In my area prices starts at $8 per serving. But there is an nationally known event cake baker in the area who routinely charges $25 per serving and up.

    Most bakers have a $300 - $500 minimum regardless of area.

    At $8 serving, a wedding with 100 guests will be a $800 cake where I live. Definitely more profitable than cookies.

    And you can actually take more than one cake order each weekend during the wedding season as decorating a cake takes less time than hand-painting a couple of hundred cookies.

    Plus cake freezes very well. So you can bake your layers in advance.

    Your cookies are really quite charming, but I don’t think it’s a viable business model.
     
    Norcalbaker59, Feb 11, 2018
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  5. Sharzi

    Sharzi New Member

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    I was just speaking about the hand-painted ones. I also do others. Just made 100 cookies for a wedding and it didn't take long. The recipes I created, the cookies don't go stale for about a month. They stay crispy on the outside and chewy on the inside.

    I've done cakes for 25 years and still do them. I've also created 22 flavors of sponge candy. I have been doing it for years. My business isn't just hand-painted cookies, though this is the only thing I make that I'm unsure what to charge.
     

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  6. Sharzi

    Sharzi New Member

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    ======================================

    I make other things besides hand painted cookies. I've created 22 flavors of sponge candy and have been doing that and wedding & other cakes for over 25 years as well. The only things I'm not sure of when it comes to pricing are the hand painted cookies.
     
    Sharzi, Feb 11, 2018
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  7. Sharzi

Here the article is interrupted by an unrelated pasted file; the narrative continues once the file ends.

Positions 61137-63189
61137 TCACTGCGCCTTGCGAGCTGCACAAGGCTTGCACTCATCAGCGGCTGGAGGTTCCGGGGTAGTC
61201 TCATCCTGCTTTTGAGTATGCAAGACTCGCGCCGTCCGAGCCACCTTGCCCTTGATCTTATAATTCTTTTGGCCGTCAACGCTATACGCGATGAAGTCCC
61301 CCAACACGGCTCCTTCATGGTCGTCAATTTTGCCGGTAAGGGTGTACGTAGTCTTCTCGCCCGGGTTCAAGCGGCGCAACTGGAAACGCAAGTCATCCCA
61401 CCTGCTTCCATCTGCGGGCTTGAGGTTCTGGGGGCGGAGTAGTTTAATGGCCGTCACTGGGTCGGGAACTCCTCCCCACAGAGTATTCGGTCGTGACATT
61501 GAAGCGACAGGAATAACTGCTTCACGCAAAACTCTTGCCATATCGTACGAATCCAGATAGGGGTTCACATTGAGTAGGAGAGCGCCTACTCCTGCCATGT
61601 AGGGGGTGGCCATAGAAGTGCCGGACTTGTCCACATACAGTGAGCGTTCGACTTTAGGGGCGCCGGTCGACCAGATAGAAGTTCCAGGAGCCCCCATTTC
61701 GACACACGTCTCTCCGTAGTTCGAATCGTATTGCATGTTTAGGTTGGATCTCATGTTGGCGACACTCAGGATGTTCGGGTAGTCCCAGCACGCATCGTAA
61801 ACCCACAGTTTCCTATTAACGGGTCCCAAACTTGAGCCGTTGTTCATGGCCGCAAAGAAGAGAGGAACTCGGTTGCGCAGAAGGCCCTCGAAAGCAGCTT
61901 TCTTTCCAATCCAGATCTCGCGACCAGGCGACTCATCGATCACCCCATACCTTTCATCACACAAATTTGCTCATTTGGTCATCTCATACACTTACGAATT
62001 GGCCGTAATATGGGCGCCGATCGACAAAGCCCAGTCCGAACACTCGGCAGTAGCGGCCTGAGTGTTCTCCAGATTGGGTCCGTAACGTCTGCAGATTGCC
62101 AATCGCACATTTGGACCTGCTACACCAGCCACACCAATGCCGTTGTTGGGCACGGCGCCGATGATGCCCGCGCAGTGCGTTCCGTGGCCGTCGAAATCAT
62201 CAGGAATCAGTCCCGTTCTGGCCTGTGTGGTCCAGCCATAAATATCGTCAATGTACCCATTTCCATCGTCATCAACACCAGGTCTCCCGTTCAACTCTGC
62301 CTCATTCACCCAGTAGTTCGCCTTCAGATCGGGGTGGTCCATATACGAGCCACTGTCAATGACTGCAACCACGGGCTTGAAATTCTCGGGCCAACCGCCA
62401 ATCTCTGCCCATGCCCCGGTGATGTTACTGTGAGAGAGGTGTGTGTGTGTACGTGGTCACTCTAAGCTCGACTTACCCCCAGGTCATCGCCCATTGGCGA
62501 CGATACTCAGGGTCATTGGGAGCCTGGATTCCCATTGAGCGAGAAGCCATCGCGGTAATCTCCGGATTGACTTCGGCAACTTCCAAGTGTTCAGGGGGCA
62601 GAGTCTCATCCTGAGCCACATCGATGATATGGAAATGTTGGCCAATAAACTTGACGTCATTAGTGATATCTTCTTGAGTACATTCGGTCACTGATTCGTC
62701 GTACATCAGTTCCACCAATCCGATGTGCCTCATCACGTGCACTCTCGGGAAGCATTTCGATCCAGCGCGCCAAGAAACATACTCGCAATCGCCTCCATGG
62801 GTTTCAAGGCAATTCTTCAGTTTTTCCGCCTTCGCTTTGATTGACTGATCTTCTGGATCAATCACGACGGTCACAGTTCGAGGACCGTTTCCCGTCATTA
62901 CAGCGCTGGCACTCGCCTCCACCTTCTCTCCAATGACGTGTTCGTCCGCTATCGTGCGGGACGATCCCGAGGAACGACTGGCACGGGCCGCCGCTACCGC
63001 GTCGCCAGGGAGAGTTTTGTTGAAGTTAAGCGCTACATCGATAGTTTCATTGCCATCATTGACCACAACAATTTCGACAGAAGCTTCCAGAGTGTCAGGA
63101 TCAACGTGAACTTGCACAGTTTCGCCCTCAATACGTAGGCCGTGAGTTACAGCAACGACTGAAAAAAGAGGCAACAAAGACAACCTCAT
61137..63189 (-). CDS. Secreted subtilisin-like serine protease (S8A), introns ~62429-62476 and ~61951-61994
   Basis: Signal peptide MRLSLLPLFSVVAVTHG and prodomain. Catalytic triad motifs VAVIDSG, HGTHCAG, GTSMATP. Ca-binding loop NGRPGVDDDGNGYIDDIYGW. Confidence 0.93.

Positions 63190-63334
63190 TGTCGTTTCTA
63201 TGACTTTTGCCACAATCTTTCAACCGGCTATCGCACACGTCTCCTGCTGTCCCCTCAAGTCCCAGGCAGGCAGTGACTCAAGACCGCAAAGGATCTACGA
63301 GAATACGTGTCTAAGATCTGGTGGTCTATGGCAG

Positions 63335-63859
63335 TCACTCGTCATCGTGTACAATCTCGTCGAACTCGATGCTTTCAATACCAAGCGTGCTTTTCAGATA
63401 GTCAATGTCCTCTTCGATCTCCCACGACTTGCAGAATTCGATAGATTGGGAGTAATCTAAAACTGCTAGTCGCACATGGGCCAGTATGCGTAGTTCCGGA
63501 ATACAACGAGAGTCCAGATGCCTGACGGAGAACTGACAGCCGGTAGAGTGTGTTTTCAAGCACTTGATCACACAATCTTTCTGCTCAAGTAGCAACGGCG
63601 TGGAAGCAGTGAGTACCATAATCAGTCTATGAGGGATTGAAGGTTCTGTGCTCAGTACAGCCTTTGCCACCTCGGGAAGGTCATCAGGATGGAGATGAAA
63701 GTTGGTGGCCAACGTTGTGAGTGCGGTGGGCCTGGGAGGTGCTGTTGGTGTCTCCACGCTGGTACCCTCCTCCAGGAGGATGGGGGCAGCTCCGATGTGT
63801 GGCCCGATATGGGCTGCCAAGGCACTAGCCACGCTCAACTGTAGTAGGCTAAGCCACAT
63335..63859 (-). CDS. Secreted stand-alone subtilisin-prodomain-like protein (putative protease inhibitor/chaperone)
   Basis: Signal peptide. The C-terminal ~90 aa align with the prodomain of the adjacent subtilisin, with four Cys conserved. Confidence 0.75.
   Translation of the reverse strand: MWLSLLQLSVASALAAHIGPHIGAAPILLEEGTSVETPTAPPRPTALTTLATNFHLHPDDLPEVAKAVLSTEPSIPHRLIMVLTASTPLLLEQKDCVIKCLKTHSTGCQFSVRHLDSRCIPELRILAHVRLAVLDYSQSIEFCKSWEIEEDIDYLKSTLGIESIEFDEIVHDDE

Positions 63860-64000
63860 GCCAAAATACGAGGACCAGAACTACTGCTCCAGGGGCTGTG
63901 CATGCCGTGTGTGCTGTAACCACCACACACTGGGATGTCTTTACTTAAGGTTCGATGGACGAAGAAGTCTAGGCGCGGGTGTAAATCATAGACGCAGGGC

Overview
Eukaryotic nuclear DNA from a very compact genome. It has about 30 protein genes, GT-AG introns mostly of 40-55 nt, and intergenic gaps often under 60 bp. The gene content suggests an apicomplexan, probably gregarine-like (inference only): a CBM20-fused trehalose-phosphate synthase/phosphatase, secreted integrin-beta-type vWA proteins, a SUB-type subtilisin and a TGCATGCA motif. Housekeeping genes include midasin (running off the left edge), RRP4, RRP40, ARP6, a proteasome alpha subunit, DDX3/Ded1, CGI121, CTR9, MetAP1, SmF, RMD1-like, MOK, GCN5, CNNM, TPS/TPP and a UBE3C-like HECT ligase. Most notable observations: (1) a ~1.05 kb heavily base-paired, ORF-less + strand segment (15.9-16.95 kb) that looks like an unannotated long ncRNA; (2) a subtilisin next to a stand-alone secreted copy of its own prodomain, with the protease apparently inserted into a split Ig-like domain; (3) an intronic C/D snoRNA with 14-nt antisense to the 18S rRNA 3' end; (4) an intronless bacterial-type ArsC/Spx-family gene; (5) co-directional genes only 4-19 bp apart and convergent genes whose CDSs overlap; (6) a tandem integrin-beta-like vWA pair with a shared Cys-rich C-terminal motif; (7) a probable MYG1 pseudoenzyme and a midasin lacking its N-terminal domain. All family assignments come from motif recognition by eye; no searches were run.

Norcalbaker59 Well-Known Member

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    Oh I see you’re introducing a new product into your lineup.

    An intricately detailed cookie in the area I live in sells for $4 - $5 per cookie. And that’s for a 3” - 4” cookie. By intricate it doesn’t necessarily mean a hand-painted cookie. Rather, any cookie with more than five colors and intricate details.

    A friend who exclusively bakes and sells cookies doesn’t get many orders for wedding cookies. Most of the cookies are for bridal showers, baby showers, and children’s birthday parties.

    She has a pretty decent reputation in the area. Her prices are on the higher end. What others sell for $2.50 she’s probably going to sell for $3 to $3.50.

    The standard royal icing cookie with max 3 colors average $2.50 per cookie here.

    A cookie with 5 colors max is going to sells for around $3.50 - $4.00 per cookie.

    But it really comes down to knowing your market. My friend told me she gets a lot of complaints about her pricing. But she is targeting the higher end of the market, so she knows not every inquiry will turn into a sell. She belongs to a casual
    cookie “guild”. It’s not really a formally organized group. But they network so if one baker has a full bake schedule, she refers the next customer over to a member of their cookie group. It’s their way to support each other while helping the customer immediately locate another baker who offers the same quality of cookies.
     
    Norcalbaker59, Feb 11, 2018
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  8. Sharzi

    Jean S. Well-Known Member

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    I just wanted to say those are beautiful cookies! Thank you for sharing.
     
    Jean S., Feb 11, 2018
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  9. Sharzi

    Becky Administrator

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    Wow, they are beautiful cookies! :)

    It's a shame that people often aren't willing to pay a living wage for things like this, although if they are commissioned for a specific purpose (eg a gift) then people are often willing to pay more.
     
    Becky, Feb 13, 2018